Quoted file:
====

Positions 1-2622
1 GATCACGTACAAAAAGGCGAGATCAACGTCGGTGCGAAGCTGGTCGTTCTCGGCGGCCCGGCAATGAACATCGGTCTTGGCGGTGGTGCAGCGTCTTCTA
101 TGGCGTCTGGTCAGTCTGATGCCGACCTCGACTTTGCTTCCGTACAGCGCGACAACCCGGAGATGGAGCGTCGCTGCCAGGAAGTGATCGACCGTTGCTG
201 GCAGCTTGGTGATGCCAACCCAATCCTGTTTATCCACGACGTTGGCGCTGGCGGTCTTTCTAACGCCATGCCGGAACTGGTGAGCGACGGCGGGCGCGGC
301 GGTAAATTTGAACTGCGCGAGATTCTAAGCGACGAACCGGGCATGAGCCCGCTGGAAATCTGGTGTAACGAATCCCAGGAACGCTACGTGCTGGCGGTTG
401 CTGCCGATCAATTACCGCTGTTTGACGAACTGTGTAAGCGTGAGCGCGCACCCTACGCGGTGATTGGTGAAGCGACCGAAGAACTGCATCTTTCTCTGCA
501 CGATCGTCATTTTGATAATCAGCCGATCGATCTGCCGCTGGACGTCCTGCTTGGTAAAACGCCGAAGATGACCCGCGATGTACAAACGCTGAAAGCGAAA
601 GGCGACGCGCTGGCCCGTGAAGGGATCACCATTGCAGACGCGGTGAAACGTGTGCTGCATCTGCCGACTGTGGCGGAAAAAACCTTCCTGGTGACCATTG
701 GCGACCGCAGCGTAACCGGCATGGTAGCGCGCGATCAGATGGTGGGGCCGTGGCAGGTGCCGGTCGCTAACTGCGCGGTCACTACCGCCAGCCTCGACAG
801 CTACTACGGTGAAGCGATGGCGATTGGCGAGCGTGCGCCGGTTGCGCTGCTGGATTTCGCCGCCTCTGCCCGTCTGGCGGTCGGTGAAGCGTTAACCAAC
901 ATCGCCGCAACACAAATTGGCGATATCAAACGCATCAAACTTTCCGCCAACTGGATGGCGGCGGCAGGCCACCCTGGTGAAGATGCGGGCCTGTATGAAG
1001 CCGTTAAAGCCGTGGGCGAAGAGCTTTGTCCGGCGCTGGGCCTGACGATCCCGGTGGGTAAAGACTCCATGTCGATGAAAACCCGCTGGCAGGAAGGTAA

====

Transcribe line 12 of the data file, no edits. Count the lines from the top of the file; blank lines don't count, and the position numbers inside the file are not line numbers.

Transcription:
1001 CCGTTAAAGCCGTGGGCGAAGAGCTTTGTCCGGCGCTGGGCCTGACGATCCCGGTGGGTAAAGACTCCATGTCGATGAAAACCCGCTGGCAGGAAGGTAA